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Fees on members’ deposit accounts and loans contribute to credit unions’ noninterest income.
In 1991, noninterest income accounted for 7% of credit unions’ total income. That nearly doubled to 13% in 2001, and nearly doubled again to 24% by 2011—it’s highest level ever, according to CUNA’s economics and statistics department.
If noninterest income had been removed from the equation for the past decade, “credit unions’ return-on-assets (ROA) would have been negative by a substantial margin,” explains Mike Schenk, CUNA’s vice president of economics and statistics.
In a just-released white paper by the CUNA Operations, Sales, & Service Council, credit unions and industry experts discuss the fee landscape and suggest alternative revenue sources and strategies. From advantage programs to student loans to serving underserved consumers, credit unions are developing service strategies that still boost the bottom line, further their mission, and deepen member relationships. Some examples:
►Fewer fees translate into more revenue at GTE Federal Credit Union, Tampa, Fla. The $1.5 billion asset credit union relies on the traditional cooperative business model: the more business you do with the organization, the more value you receive.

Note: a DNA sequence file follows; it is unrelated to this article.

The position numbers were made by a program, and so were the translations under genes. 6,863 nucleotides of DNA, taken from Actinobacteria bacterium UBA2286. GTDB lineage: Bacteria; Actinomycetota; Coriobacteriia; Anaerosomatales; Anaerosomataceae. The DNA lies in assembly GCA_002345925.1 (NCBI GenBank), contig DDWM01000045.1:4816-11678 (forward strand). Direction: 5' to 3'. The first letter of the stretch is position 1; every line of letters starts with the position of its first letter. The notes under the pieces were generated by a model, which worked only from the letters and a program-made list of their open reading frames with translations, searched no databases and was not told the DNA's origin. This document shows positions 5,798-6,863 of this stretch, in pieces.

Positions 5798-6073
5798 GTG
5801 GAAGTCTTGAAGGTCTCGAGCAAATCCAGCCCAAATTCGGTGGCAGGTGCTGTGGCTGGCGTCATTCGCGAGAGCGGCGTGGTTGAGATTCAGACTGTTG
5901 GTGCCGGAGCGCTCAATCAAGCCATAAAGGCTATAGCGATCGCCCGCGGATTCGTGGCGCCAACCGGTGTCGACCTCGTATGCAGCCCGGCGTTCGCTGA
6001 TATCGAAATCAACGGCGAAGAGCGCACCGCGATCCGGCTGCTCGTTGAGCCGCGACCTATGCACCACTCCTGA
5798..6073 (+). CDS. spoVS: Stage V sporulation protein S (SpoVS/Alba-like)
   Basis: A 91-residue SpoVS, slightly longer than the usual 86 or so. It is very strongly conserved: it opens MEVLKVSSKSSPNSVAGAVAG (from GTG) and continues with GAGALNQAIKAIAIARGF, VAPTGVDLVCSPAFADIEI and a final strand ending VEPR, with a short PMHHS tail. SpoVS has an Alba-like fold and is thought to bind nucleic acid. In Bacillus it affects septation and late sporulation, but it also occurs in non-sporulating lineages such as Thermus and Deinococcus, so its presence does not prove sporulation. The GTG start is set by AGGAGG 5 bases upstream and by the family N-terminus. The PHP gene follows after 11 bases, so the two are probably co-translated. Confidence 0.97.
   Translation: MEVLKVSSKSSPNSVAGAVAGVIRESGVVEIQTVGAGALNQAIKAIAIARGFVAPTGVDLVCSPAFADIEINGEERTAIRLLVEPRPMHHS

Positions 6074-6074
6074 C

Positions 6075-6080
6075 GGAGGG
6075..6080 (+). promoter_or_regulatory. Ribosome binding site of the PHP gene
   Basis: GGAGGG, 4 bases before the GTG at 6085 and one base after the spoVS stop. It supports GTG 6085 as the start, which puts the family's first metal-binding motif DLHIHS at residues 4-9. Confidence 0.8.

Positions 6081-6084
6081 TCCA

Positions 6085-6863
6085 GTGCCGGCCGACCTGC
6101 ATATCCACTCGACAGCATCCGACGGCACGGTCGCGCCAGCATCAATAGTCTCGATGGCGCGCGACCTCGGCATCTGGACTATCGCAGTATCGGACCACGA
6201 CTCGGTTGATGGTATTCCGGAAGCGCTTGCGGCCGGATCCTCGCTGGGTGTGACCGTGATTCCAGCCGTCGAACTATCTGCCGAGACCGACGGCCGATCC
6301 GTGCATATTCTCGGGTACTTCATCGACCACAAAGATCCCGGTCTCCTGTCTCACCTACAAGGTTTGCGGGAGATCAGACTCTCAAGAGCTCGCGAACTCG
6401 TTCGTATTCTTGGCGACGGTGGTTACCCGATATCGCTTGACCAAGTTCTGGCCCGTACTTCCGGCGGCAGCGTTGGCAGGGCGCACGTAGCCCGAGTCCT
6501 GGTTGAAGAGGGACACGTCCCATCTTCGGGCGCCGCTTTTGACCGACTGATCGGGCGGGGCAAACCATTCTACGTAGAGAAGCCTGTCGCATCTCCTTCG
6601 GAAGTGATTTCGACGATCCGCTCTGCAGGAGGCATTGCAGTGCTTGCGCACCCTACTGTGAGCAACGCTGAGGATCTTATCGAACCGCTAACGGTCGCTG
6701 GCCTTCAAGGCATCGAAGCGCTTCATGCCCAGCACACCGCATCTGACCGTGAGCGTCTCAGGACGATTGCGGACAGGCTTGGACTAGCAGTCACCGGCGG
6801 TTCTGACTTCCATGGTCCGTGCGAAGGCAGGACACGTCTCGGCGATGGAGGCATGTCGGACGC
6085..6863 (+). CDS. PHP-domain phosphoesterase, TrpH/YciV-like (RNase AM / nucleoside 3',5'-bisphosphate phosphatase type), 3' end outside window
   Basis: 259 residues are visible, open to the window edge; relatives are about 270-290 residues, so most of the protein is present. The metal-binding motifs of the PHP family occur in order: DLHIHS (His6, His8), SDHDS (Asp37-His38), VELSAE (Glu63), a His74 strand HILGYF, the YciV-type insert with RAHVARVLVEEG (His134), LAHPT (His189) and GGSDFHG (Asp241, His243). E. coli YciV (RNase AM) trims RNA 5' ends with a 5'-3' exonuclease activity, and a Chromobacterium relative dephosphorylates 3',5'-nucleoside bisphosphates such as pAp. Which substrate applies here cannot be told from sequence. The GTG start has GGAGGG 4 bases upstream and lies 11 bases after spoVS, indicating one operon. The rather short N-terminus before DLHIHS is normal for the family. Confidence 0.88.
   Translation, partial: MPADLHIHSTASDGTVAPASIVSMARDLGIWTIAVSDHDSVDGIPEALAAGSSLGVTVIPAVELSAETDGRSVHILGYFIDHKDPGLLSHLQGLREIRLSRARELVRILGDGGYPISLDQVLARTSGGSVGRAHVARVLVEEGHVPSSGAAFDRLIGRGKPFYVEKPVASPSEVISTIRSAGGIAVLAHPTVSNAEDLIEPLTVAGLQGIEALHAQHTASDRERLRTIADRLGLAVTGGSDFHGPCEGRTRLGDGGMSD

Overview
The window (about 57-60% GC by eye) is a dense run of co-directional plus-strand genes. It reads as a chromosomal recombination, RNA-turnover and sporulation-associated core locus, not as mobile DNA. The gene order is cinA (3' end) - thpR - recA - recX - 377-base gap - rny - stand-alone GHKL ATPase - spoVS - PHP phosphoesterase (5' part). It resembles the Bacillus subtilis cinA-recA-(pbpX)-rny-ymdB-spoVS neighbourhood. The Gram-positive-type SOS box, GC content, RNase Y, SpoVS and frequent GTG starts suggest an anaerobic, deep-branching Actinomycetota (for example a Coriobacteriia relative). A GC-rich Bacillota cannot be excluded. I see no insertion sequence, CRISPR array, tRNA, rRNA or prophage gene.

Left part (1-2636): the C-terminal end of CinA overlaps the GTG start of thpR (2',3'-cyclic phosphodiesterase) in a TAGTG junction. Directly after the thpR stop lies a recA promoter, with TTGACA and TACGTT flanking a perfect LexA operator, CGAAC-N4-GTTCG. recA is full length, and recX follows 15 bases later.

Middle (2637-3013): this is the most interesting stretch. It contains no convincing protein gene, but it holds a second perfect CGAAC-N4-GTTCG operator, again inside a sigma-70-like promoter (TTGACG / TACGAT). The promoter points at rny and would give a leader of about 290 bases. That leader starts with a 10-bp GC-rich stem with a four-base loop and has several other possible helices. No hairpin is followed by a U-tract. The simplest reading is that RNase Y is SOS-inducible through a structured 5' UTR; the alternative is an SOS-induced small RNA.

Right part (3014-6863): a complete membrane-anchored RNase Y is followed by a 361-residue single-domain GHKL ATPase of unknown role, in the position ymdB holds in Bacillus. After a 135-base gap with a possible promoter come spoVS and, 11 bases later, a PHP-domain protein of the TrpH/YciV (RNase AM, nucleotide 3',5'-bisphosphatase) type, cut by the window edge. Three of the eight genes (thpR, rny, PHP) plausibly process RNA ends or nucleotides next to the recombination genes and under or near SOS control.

Its Member Advantage program, for instance, has 25% of the 180,000 members qualifying automatically if they sign up for services, such as free checking or e-statements; if they have additional services such as a mortgage or credit card; and if they perform eight debit card signature-based purchases monthly or three virtual banking transactions.
In return the member receives benefits including earning more on deposits, fewer fees, and lower interest rates on loans. If members elect to have paper statements, they’re charged $3 monthly. About 30% of the membership still receives paper statements.
►State Employees’ Credit Union, Raleigh, N.C., launched an investment program because it determined members were “better off doing business with us because everything we do is guided by the members’ best interest,” says Bill Umphlett, senior vice president, financial advisory services. “We offer value, guidance and advice.
“After one year of offering investments, we found that many members were coming in to see us,” he says. “Our older members in particular had multiple accounts, no consolidated asset allocation, and little understanding of their holdings. Many were risk averse with no need to assume the market risk of securities. On our advice, many moved their funds to insured deposit accounts.”
All of State Employees’ staff is salaried and no commissions are paid.
“Most credit unions don’t do it this way as they partner with broker dealers,” says Umphlett. “Our business model took a lot of time to set up.”
►Mutual Credit Union, with $160 million in assets, focuses on reaching younger members. The credit union in Vicksburg, Miss., has about 65% of its 20,000 membership that are less than 45 years old. And its marketing efforts are backed by products and services friendly to younger members.
The credit union offers a free checking account with debit card and after opening this account, young members are eligible to open an investment account—a money market account—which usually requires a $2,500 minimum, but the minimum deposit for young members is $50.
They also court young members to refinance their autos, especially those with rates of 18% or more.
Visit the CUNA Operations, Sales, & Service Council website for more information.